4 Quick Steps to Reduce Stress in our Turbulent Political Climate

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Sensitive people are often caught up in current events a little too deeply. I know this because I’ve been accused of being too sensitive my entire life. Maybe you have too. Things get to us. It’s a condition that can leave us either isolated or spewing venom, sometimes simultaneously. This tends to confuse our loved ones. It keeps them on edge as they try to discern the penultimate symptom before they’ll be forced to call for emotional reinforcements. White jacket/hard drugs/cake/etc.

One could surmise that a new sheriff in town is the cause of all this angst, but that doesn’t solve the problem now, does it? It’s like going to a therapist for years to learn why you act a certain way when you’re triggered by some random similar event, but it does nothing to resolve the original issue. Secretly, this is my theory for how therapists stay in business, but I digress. The real question for us sensitive folks is how to best deal with the ongoing confusion and maintain some measure of sanity. As The Dude says in “The Big Lebowski,” “I’ve got information, man, new shit has come to light.”

The New Shit

1) It’s time to bury your head in the sand, Sensitive People. Not forever, just for now. There’s nothing to be gained by getting all worked up by the fact that our country is quickly running out of allies. This isn’t your shit to solve. I got a Fitbit for Christmas and noticed last night while watching mindless television, that my heart rate was 83. IN THE FAT BURNING ZONE. This, I think, might be a sign of stress.

2) Go about your business. Whatever that means to you. Don’t stop to check the news online. Whatever you do, Sensitive People, avoid any social media that has turned into a steaming pile of phony news, political rhetoric, and mean spirited people. What happened to all the cat videos? In the most recent political clusterfuck, I lost more Facebook friends than I ever had in real life, in my entire life. “Divided we stand” is the new black. Maybe we can figure out how to embrace it. But not now.

3) Love. Listen up fellow Deep Feelers. All we can do is show a little more love to others. Hold people a little closer, make an occasional phone call instead of texting, and remember that who you are in the world is the same person you’ve always been, and you are made of love. Sensitive people must remain wrapped in love or we wither. (Like everyone else). Say it. Share it. Wear it.

4) Puppies.

Now, what does any of this have to do with my blog about having 55 jobs? You tell me, maybe this is my job. I’m waiting to hear what you have to say, and I’m always listening. Love, People.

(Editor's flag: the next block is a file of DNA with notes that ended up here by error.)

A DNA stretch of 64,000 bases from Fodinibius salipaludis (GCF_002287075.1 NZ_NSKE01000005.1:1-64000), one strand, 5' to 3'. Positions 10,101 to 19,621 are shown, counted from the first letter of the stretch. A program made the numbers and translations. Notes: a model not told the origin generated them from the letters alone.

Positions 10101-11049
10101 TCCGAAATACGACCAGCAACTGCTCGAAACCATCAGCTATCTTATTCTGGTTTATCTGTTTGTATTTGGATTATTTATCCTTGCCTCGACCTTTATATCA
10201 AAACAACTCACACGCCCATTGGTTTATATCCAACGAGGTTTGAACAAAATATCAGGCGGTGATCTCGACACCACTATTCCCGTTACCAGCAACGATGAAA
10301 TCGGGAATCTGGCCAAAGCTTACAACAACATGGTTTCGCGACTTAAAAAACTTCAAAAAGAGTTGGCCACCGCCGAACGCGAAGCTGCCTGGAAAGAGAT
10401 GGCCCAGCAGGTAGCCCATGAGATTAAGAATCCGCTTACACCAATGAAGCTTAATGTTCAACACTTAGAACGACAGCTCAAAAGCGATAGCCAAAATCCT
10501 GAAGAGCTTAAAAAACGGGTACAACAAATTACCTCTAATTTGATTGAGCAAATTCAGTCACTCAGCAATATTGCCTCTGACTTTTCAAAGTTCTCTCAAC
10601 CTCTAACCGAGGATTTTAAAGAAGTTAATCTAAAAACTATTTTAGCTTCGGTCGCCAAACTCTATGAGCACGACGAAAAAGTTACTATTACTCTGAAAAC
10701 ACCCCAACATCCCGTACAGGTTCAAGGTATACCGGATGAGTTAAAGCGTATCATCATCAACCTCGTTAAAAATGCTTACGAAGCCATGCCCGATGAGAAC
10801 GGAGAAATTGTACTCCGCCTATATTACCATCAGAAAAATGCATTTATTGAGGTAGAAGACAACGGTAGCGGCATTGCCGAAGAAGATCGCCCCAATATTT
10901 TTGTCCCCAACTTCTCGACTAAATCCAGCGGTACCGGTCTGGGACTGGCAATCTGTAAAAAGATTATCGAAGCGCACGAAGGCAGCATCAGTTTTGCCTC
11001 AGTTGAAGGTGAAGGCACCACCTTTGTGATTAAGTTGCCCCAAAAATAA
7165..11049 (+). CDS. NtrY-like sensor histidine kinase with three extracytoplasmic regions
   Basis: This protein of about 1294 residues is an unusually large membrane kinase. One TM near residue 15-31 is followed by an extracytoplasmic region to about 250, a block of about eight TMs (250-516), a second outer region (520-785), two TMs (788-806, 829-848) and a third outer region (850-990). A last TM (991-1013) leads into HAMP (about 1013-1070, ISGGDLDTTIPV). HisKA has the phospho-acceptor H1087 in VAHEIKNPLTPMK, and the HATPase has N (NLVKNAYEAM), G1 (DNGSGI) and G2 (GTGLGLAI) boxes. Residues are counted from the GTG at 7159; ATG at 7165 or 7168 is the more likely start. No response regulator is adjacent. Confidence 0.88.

The Long Haul To Love Via Australia

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The first few minutes of the flight are exciting. It’s a struggle just to sit still in the seat. Nine months of waiting has finally landed with a big, fat thud on my cool new suitcase, that can split into two bags of exactly the same size so I can load it up with souvenirs, or, even better, a couple pair of extra shoes. This is how the “Trip of a lifetime” begins.

Dallas/Fort Worth to Sydney, Australia, the second longest direct flight in the world. The Flight Tracker scares the shit out of me. Really? Halfway around the planet? Only 15 hours and 41 minutes left? All of it over the ocean? Xanax. Thank God for Xanax.

The trip turned out to be everything a good travel adventure should be: Fun, exciting, stressful, and full of wondering and personal discoveries. I could lay it all out here, but nobody would read it. A blog is too short a medium to share something as huge as a “Trip of a lifetime.” I’ll break some things down later, once I’ve digested a little more, and I’ll share it as I can. I used to do some travel writing, so there’s a chance I can string together a few sentences that summarize an event or two. In the mean time, here’s the rough cut.

Sydney-The Opera House-The Harbor Bridge-(Kick Ass Flat Whites)-The Blue Mountains-Uluru/Ayers Rock-(Reverence)-Cairns-The Great Barrier Reef-(Swimming with sharks)-Palm Cove-(Ahhh)-Rainforest-Melbourne-Cricket-Penguins-Koalas and Kangaroos-Sydney-Climbing the Harbor Bridge-(Wow)-Home.

Time Frame:                            Three weeks.

Air Travel:                              Six flights.

Tour Buses:                            Too many.

Miles Walked:                         50